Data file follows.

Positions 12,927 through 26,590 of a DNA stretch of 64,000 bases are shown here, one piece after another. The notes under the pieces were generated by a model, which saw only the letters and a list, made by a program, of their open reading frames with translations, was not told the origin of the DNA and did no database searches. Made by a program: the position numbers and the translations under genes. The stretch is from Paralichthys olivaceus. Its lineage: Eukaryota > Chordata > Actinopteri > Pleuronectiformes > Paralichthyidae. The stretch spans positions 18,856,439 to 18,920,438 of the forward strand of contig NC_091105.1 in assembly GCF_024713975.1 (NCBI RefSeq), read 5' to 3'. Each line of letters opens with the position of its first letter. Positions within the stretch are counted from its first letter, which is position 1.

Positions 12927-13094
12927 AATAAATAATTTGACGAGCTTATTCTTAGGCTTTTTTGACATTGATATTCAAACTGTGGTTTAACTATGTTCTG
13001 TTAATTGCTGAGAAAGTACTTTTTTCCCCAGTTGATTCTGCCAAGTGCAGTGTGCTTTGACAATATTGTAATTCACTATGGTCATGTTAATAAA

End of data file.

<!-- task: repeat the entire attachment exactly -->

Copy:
Positions 12,927 through 26,590 of a DNA stretch of 64,000 bases are shown here, one piece after another. The notes under the pieces were generated by a model, which saw only the letters and a list, made by a program, of their open reading frames with translations, was not told the origin of the DNA and did no database searches. Made by a program: the position numbers and the translations under genes. The stretch is from Paralichthys olivaceus. Its lineage: Eukaryota > Chordata > Actinopteri > Pleuronectiformes > Paralichthyidae. The stretch spans positions 18,856,439 to 18,920,438 of the forward strand of contig NC_091105.1 in assembly GCF_024713975.1 (NCBI RefSeq), read 5' to 3'. Each line of letters opens with the position of its first letter. Positions within the stretch are counted from its first letter, which is position 1.

Positions 12927-13094
12927 AATAAATAATTTGACGAGCTTATTCTTAGGCTTTTTTGACATTGATATTCAAACTGTGGTTTAACTATGTTCTG
13001 TTAATTGCTGAGAAAGTACTTTTTTCCCCAGTTGATTCTGCCAAGTGCAGTGTGCTTTGACAATATTGTAATTCACTATGGTCATGTTAATAAA